After a couple of days of feeling a bit rubbish my spirits were lifted today by what a glorious morning it was. Dew sparkling in the hazy sunshine and the air full of birdsong. The garden’s full of birds, too; blackbirds yanking worms from the lawn and between the paving, soft grey collared doves strutting about, fat wood pigeons hoovering up the seed from underneath the feeeders. Our resident flock of sparrows are busy too. They’re not bright or strikingly coloured, but what they lack in glamour they certainly make up for in personality. Second only to the robin, I think, in boldness and sheer cheek, they’ll happily land a foot or so away from you to grab a seed or have a drink from the pond.
The light was so lovely earlier that I couldn’t resist taking a few pictures in the garden. The area underneath our standard willow tree is pretty boring for most of the year, but in the spring it’s full of lily of the valley and primroses. Our ceanothus, which in a week or two will be covered in deep sky blue blossom, is just at the bud stage. You can see the petals peeping out now from the pinkish-purple buds. It’s an ordinary sort of shrub the rest of the year, but it certainly makes up for it for these few weeks of spring. The apple and plum blossom is just breaking out too, and the damson tree we planted last year is in full blossom.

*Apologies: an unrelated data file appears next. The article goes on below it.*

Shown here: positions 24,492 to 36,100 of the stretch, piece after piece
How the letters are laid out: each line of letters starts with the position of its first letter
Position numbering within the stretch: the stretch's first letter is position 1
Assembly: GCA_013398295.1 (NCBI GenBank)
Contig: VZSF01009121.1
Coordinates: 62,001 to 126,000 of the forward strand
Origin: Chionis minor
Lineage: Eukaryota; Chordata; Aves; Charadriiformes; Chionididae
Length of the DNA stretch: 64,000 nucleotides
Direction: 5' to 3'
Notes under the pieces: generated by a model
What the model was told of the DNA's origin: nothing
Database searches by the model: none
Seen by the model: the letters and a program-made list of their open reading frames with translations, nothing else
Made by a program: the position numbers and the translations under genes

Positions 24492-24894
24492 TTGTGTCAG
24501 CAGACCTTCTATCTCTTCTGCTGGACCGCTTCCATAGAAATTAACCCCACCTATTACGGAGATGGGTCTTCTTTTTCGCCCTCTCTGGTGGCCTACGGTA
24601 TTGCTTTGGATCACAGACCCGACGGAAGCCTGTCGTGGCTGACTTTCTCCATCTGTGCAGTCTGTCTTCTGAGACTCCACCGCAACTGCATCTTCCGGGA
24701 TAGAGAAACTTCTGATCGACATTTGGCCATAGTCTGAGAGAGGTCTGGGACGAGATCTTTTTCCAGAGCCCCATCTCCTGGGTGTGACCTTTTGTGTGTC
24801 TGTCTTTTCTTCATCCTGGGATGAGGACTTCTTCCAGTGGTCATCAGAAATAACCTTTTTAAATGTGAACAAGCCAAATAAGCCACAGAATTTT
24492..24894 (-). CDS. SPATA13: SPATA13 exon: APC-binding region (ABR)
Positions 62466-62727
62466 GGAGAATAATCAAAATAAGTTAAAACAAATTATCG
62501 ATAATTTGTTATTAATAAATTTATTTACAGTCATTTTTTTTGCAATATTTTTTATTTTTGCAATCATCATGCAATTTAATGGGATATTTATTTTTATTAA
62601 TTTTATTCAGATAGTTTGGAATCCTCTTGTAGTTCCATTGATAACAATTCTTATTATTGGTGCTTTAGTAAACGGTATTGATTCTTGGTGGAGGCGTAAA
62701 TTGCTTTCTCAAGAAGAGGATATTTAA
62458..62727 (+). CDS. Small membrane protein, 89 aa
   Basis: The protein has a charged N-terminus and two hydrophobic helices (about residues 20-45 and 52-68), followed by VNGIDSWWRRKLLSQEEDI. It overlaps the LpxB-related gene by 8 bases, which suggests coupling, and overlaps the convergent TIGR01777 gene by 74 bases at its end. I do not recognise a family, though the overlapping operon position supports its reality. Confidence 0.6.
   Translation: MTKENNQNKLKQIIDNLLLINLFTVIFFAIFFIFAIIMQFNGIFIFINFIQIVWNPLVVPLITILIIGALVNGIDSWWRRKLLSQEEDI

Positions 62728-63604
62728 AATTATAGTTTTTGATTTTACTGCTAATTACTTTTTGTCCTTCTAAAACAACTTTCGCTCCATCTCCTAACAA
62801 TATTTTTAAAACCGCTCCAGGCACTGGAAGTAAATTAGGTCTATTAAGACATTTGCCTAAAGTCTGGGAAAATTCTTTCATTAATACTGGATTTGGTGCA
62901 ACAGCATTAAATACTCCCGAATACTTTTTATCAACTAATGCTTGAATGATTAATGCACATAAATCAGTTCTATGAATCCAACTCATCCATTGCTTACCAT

Yesterday I went on one of my favourite walks: Hascombe, which has a rather good pub at the start and end of a beautiful walk around Hascombe hill. It’s a steep climb to start with (hills really aren’t my thing, unfortunately, although I love the views from the top of them) but then it’s a level few miles through mature beech woodland. There’s a great vantage point for watching the aerobatics at Dunscombe’s annual Wings and Wheels event in the summer too.
I was hoping for some spring flowers, as there are some beautiful ones to be found on this walk in the summer. But as it’s slightly too early for the bluebells to be flowering, I contented myself with these brand new leaves unfurling. It’s the sight of spring, isn’t it; this bursting forth of delicate new growth.The weather’s been so warm that we were in t-shirts, which felt a bit incongruous when most of the branches are still bare and the perennials are only just shoving their noses above the ground. We saw three roe deer as well, their fluffy white rumps dancing about in the sunlight
especially when one was being fruitlessly pursued by my friend’s lurcher.
Another place I walked this week is a tiny copse (a small wood of shrubs and trees) near me where the trees have been managed under a coppice system for many years. I’m going to talk more about coppicing in another post, so all I’ll do here is show you the beautiful wood anenomes – Anenome nemorosa – that are flowering amongst the green of the pre-floral bluebells. In a couple of weeks it’ll be a carpet of blue, which I promise I’ll show here, but for now the open canopy is allowing these gorgeous delicate little flowers to flourish.